Progressive Patterns

Around Glacier Peak, part 1

My favorite spot in the world is the ridge on the north side of Jefferson Park in Oregon, but my favorite hike so far has been around Glacier Peak in Washington. Imagine hiking under a sky blue dome, peering across miles of undulating valleys and ridges, sweeping across vast green meadows of the most exquisite wildflowers, resting in the midst of majestic mountains that draw the soul outward and upward. That is the Glacier Peak Wilderness. That is a little piece of glorious beauty that God has preserved for us.

My goal is to give you a glimpse—a peek—at what your experience in the Glacier Peak Wilderness might be like. (Start planning next summer now!) When you enter the great outside at that place, the sun will be at a different angle, the temperature will be warmer or cooler, the flowers will be in a new stage. When you stand on White Pass, Red Pass, Fire Creek Pass, or the flank of Glacier Peak itself, everything will be slightly different, but you will be in the midst of it. The grand enormity will be yours. The soul-expanding glory will be yours. Until that time, however, here are little peeks into the stirring experience that awaits you. (If you think I am using too many superlatives, after you visit you will agree I am not!)

from Stevens Pass

It’s Monday afternoon, August 15, 2016. The bus from Wenatchee drops us off at Stevens Pass on highway 2 in Washington. “Us” is Abel and I. He is here to finish the gap in his thru hike of the entire PCT from Mexico to Canada last year. (This section was closed due to fire.) It is a clear sunny day, perfect for hiking 108 miles to High Bridge ranger station where we will catch another bus that will shuttle us to Stehekin at the top of Lake Chelan.

Wait a minute! 108 miles?! That’s not a walk in the park. That’s many walks through many parks. That’s a long way! Lots could happen.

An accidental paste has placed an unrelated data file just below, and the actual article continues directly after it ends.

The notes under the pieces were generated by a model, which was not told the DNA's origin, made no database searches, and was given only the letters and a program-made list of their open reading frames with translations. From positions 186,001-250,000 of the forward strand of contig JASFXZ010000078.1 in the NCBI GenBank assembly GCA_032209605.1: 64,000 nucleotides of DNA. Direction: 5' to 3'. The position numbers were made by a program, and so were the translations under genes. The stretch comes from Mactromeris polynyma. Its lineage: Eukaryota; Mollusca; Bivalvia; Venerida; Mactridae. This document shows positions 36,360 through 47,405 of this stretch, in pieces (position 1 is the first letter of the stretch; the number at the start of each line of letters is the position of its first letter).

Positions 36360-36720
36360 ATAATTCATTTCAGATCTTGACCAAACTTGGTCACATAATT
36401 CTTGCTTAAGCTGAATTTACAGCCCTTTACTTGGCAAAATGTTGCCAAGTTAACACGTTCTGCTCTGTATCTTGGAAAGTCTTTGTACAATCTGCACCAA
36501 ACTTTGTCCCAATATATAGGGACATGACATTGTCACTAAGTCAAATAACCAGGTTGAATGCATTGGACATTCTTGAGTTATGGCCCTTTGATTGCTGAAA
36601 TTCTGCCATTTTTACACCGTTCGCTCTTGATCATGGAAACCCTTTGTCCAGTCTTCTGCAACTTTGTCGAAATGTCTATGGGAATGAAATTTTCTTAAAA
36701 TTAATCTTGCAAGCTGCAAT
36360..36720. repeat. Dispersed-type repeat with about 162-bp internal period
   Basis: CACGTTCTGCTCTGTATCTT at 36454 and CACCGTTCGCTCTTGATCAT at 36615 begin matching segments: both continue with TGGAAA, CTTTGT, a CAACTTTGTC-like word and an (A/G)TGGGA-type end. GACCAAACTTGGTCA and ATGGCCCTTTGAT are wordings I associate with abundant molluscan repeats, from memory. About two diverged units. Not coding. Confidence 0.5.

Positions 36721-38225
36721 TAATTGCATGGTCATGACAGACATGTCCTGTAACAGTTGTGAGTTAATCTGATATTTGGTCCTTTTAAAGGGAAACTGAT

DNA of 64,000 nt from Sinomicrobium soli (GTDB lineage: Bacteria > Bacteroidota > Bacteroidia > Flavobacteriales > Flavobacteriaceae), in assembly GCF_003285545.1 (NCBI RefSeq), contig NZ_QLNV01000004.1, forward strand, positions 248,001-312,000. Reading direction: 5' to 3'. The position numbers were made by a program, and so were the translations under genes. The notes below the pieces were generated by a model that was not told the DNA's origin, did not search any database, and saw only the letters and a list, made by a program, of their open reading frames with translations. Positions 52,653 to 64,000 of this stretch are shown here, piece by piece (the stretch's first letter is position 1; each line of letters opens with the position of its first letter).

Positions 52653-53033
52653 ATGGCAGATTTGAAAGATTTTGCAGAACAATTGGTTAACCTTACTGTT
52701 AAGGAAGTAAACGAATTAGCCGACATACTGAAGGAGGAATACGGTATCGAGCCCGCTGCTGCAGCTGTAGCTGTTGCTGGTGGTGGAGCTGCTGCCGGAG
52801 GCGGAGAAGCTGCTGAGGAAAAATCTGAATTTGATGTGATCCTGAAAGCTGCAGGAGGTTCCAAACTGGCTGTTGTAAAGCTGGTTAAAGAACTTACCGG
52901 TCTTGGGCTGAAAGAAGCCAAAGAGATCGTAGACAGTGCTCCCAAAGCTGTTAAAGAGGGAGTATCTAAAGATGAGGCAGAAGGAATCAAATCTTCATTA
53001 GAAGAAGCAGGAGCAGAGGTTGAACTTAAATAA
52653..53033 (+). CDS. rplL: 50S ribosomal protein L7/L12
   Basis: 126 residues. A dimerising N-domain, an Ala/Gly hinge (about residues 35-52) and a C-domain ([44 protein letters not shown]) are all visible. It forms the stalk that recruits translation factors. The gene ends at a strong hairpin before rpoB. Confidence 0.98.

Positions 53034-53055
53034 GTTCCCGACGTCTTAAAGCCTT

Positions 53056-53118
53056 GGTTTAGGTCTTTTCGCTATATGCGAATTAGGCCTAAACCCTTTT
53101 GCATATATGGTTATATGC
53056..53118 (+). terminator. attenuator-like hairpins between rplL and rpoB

There is always a feeling of apprehension before setting out on a long hike through the wilderness. Will I make it? Will my knees and feet hold up? Will I get injured? Did I forget anything I might need 50 miles from now? These are all healthy questions, even from an experienced backpacker. That is why I started years ago with much shorter hikes. That is why I always ask God, “Yes or No?” before starting any hike. To launch with experience and His blessing is incredibly comforting and confidence building.


The first question in most people’s minds about a journey like this is safety. Will you get eaten by a bear? Will you get lost? Will you run out of food and starve? What if you break a leg?

The odds of getting harmed by a bear are actually quite low. I would rather walk through a wilderness full of bears, coyotes, and cougars than walk through a random back alley of Los Angeles, Chicago, or New York. There will be approximately 1,000 hikers who will hike over 2,650 miles on the Pacific Crest Trail from Mexico to Canada this year and not a single one will be injured by a bear. Few will even see one. That is over 2.5 million miles of pleasant, injury free hiking.

As for getting lost, I am not setting out into the bush with a machete to forge my own path. I am following a well-maintained and clearly marked (except for a few junctions that will make me look at my map) trail. I am travelling the backpacker’s equivalent of an interstate through the mountains.

Running out of food is exceedingly rare and always due to a lack of basic planning. (But on the PCT express there are many people who willingly help others in need.) I pack about two pounds of food per day because previous experience has taught me that. Besides, the trail abounds with blueberries, huckleberries, and thimbleberries this time of year!

Injuries are possible. Therefore, exit routes are always good to keep in mind. In this part of Washington, that means taking a side trail to the west where the highways are. The east is much longer with fewer trails.

Backpacking injuries usually involve sprained knees, aching feet, twisted ankles. Most of these can be dealt with by hobbling to the next highway crossing on trekking poles. The most extreme injury I heard of was a hiker who already had a problem with his foot, and turned it into a full break by jumping off of large blowdowns. He turned around and went back to the nearby highway.